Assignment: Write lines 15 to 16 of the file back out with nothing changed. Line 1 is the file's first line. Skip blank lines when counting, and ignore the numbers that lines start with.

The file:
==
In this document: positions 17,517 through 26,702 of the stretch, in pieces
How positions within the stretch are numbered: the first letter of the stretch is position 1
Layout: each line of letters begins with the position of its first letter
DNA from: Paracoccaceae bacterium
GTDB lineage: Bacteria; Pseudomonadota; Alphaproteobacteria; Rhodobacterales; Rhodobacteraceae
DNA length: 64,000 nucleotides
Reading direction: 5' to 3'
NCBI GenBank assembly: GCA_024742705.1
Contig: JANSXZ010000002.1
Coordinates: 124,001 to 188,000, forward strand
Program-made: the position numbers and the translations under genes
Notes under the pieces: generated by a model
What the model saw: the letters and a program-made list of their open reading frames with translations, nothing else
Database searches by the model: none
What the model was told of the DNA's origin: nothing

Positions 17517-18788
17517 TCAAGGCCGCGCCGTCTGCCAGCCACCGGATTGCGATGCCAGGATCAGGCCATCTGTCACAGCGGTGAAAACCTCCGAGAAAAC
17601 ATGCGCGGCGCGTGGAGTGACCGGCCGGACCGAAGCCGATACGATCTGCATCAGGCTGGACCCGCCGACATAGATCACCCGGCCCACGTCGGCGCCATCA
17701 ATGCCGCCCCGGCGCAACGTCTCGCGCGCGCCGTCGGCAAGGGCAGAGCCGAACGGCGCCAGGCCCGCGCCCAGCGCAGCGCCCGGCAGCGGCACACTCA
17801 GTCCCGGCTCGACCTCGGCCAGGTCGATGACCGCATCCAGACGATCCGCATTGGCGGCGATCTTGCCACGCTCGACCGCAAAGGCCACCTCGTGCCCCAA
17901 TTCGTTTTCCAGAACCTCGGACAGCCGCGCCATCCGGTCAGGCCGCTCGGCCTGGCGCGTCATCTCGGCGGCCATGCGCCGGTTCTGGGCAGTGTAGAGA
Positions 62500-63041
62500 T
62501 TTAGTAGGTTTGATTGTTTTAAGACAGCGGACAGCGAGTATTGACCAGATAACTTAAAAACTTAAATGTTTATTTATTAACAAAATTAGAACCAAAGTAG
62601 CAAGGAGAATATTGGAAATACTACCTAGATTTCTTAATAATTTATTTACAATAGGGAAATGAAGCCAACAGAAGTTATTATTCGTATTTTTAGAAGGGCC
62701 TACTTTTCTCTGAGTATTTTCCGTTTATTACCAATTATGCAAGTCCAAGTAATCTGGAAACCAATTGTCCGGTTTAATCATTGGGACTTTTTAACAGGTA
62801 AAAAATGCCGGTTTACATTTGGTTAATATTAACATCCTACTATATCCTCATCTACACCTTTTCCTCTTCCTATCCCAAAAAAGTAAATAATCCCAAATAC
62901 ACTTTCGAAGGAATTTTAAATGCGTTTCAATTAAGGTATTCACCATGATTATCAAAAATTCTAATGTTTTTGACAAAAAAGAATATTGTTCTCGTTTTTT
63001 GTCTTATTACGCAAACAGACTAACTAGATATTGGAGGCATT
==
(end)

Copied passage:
What the model was told of the DNA's origin: nothing

Positions 17517-18788